Editor's Choice 16 May 2009
Comprised almost entirely of organ solos, Obsidian is an unusual and beautiful record from rising star Kit Downes.
Cinema's Russian doll of vacuous misogynist hyper-sexualised spectacle is a swing-and-a-miss.
Sparked by T. S. Eliot's The Waste Land, Borich's work is a genre-crossing meditation on bodies of land, humans, and their sometimes tempestuous connections.
Arrow Films and Kino-Lorber offer hard-to-find works of Godard and Gorin.
English indie rockers Banfi release an emotional track about "a long history of a relationship that's being entirely rejected".
All at once a blue-collar anthem and a searing personal account, the Americana artist is every bit a songwriter as he is an author in this song and short story premiere.
Playing through heartbreak, the young New Zealander makes bold new sounds in modern country music on his second release.
The drummer and composer's latest recording for big band perfects his quirky, beautiful, beyond-category style. It may not be jazz, but the improvisors sure are wonderful.
Nobody Has to Know by Onra is chill, fun, but it fails to strike as new or improved on anything.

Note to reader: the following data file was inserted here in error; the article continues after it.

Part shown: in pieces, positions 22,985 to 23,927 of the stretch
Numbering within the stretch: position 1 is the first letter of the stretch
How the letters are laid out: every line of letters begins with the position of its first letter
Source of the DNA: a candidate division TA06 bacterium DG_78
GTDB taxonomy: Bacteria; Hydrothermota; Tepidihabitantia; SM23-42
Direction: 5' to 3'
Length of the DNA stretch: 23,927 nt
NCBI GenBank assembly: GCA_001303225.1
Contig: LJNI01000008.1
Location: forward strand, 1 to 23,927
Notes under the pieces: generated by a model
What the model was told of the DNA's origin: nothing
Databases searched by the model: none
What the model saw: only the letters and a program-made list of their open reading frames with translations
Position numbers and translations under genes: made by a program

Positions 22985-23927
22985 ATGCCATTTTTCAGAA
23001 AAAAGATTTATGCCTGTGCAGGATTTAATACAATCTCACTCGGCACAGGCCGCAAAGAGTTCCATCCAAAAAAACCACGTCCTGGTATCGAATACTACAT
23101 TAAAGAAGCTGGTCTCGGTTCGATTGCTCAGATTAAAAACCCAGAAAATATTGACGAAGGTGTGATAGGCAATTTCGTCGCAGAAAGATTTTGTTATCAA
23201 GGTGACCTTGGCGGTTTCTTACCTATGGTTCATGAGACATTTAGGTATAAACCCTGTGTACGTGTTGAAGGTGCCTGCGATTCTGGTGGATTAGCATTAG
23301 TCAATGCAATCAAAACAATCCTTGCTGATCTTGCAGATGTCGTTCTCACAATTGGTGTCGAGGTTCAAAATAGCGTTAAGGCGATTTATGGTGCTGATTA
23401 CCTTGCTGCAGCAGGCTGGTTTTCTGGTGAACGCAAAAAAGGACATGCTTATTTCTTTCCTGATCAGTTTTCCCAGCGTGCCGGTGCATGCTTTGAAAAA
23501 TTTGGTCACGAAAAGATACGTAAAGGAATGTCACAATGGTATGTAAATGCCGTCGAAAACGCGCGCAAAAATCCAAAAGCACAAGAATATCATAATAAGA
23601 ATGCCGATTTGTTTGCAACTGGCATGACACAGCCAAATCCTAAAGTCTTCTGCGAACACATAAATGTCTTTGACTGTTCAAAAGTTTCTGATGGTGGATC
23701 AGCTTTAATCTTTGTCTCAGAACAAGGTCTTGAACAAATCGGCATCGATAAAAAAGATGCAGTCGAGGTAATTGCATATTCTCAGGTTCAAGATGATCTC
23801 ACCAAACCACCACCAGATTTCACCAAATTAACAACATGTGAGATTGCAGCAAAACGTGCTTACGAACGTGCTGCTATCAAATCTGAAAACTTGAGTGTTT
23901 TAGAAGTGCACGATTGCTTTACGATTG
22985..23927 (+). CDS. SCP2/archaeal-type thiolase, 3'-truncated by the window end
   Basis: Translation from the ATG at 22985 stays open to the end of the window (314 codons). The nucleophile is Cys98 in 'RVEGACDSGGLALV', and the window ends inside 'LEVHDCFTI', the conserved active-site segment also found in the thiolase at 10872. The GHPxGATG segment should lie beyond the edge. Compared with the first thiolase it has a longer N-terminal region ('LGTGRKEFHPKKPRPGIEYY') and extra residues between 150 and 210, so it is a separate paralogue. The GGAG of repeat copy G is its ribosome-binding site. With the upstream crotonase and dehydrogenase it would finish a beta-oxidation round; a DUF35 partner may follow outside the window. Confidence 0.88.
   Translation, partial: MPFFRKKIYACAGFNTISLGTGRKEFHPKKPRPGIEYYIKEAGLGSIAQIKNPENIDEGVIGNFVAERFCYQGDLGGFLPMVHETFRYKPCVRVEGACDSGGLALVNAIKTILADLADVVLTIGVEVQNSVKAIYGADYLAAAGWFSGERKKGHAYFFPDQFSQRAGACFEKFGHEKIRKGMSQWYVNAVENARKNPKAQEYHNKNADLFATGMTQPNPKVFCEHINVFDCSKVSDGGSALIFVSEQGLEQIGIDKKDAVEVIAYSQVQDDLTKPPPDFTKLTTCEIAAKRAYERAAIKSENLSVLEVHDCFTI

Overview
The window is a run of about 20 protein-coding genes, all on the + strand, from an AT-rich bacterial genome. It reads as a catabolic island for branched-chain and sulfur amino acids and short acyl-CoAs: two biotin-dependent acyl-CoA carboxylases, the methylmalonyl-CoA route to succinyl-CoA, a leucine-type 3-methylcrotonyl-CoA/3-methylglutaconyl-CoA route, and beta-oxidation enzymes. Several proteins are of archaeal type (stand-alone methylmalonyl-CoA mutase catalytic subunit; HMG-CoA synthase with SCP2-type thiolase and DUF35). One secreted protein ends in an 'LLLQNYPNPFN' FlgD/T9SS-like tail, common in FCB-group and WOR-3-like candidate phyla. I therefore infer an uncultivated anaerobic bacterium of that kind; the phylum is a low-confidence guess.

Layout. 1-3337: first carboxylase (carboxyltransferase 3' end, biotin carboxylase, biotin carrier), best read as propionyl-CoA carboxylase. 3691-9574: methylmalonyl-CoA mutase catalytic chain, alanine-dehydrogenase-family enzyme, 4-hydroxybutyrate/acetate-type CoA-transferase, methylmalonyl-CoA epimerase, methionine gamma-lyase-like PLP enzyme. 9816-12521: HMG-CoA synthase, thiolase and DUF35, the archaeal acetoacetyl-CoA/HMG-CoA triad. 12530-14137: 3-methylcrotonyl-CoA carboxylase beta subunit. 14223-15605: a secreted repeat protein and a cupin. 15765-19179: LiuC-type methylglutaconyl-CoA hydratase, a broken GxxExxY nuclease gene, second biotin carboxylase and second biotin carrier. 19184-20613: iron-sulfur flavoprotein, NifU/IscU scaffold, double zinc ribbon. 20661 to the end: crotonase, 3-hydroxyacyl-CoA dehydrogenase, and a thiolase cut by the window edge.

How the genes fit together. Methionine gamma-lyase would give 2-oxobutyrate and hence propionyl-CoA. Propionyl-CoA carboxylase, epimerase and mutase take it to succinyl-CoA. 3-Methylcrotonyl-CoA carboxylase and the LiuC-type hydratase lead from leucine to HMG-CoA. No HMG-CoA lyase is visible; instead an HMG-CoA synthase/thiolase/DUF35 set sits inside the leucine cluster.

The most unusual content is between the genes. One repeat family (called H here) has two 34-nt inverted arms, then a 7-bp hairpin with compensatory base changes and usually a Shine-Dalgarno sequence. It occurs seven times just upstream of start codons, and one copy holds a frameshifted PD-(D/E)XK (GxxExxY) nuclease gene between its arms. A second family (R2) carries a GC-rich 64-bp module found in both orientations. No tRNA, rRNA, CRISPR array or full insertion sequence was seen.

When sound, vision, and gloom mix to create beauty.
Will it take the Black Panther world as long as it's taken every other white comic book hero world to build itself around wondrous women?
British producer East Man melds grime with techno and creates a whole new urban music hybrid, Hi-Tek.
Ahead of his album, Crushed Coins' 23 February release, the celebrated Americana artist shares his lushly produced new song with PopMatters.
Detroit duo releases latest installment of slowcore-fuzzrock series.
Philadelphia's the Fleeting Ends are no strangers to psychedelia with their funky new indie rock video.
An action-packed superhero adventure, a sexy spy thriller, a palace intrigue drama, and a poignant tale about the pains and perils of leadership -- Ryan Coogler's epic is the most personal Marvel film to date.
The persuasive power of Seduced by Mrs. Robinson lies not in proffering a singular interpretation of its meaning but rather in the open-ended way it encourages readers to give in to the scope of the film's meaningfulness.